spontaneous paraphysical experience

the mystery of the broken bicycle tyre inflator

The uncanny breaks into everyday-life spontaneously and unpredictably. Today it hit me for the third time. The first two instances were “The riddle of the vanished filling station attendant” and “The amazing locked away broken flask” which I may relate at a later date. In both cases it took me quite some time to construct satisfying explanations for the events experienced. For today’s phenomenon I still completely lack an explanation.

This morning I rode by bicycle to the office. Early on my way I realized that there was way too less air inside the rear tyre. So I stopped at the curbside, got myself off the bicycle and the tyre inflator out of the rucksack. I own a single stroke mini pump with alloy barrel and ergonomic T-handle by Scott USA. The pump’s special feature is the handle, which very conveniently can be rotated by 90° into operating position, allowing an ergonomically good grip while pumping:

The uncanny bicycle tyre inflator

It’s my habit to count the strokes in order to get an idea of how much air I actually force into the tyre. Exactly at stroke No. 101 the pump came apart. Meaning that the T-handle still was in my right hand, but was nor more attached to the piston’s stem. The pump is already since several years in my possession and was much used, and after enough time tools brake. No big deal. Thing is, it was, and still is, not broken. I will explain the matter—have a look at the picture, which was taken within the first minute after the occurrence of the phenomenon:

The uncanny bicycle tyre inflator

At the end of the piston’s rod or stem a pill-shaped plastic piece is screwed on. This piece features a drill hole through which the aluminium axis fits, around which in turn the handle bar can be rotated 90°. At stroke 101 the handle suddenly was detached from the stem, with the aluminium axis still being in place and the plastic part’s eyelet still intact! So what must have happened is that the aluminium axis permeated the plastic eyelet’s brim, or vice versa, or both, without leaving a trace of this process. Matter through matter! As soon as I had realized that I took a couple of “proof pictures” by means of my cell’s camera. Documentation finished I started to fathom the phenomenon by reassembling the pump. First I had to take the aluminium axis out of its place in the handle. I pushed it with one of my keys as far as possible and then used my teeth as pliers to get it out completely. Then I inserted the eyelet into the handle and pushed the axis back through both parts. Now the inflator is just as it was before and works perfect again.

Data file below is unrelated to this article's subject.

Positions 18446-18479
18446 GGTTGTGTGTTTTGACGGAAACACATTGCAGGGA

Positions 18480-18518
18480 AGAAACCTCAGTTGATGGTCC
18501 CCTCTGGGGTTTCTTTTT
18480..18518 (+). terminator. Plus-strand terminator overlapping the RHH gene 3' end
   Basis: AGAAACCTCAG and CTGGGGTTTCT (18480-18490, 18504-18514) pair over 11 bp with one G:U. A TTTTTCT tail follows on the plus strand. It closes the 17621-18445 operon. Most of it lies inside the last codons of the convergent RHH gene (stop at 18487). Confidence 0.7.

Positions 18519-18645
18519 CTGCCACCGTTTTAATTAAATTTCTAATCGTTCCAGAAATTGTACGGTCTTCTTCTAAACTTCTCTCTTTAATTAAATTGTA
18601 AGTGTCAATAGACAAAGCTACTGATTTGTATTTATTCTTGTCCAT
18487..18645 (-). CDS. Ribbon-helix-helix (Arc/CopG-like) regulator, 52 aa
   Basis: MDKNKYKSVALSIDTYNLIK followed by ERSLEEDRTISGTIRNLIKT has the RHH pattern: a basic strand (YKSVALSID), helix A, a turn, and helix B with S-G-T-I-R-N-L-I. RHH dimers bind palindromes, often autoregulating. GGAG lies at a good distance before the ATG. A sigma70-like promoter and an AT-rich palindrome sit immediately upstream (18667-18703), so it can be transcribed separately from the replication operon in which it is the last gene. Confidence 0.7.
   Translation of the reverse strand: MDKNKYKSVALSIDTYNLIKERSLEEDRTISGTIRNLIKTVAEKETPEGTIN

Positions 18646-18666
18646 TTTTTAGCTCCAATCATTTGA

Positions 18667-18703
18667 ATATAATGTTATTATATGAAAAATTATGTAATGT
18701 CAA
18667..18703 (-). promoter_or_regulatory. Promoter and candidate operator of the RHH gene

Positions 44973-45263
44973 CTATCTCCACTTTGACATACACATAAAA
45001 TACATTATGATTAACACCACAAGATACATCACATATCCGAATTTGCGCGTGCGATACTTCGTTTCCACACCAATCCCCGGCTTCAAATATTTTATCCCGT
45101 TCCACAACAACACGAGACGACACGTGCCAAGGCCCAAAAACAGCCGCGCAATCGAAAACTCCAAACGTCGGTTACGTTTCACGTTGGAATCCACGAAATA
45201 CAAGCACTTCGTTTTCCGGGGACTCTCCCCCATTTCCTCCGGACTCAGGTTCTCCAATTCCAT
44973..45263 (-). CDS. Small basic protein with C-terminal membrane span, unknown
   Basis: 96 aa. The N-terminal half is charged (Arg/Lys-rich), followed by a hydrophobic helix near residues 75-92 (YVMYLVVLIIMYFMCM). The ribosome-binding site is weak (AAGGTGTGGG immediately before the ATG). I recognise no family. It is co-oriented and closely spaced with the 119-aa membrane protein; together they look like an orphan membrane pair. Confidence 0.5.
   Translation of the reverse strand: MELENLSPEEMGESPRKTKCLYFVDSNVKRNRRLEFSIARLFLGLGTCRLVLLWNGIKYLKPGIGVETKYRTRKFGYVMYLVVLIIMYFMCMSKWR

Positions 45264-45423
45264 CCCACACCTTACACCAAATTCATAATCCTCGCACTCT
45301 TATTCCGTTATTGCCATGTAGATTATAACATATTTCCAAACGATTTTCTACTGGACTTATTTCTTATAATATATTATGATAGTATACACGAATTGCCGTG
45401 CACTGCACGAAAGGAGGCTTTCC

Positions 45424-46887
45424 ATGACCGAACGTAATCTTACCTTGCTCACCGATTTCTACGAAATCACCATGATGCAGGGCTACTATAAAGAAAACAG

Now the only explanation I can imagine goes like this: You do not pump in a straight line, as a consequence somehow a tiny vector of force builds up, which pushes at the axis sideways. When you pump repeatedly, and I did a hundred repetitions, the axis gets pushed so far to the side that it allows the plastic eyelet to come off. But this explanation seems very unlikely because of several reasons. Firstly, when you pump the axis’ ends are covered and thereby blocked by the two sides of the thumb-crotch. Secondly, when the handle came off I immediately glanced at it and saw the axis being firmly in its correct place. I can not imagine where the force should have come from which could have returned the axis instantaneously to its place. Especially as the axis fits snuggly into the handle’s drillholes and substantial force has to be submitted to push it into or out of position. During the day I dissassembled and reassembled the handlebar multiple times and scrutinized every part, but honestly, I can not come up with any solution.

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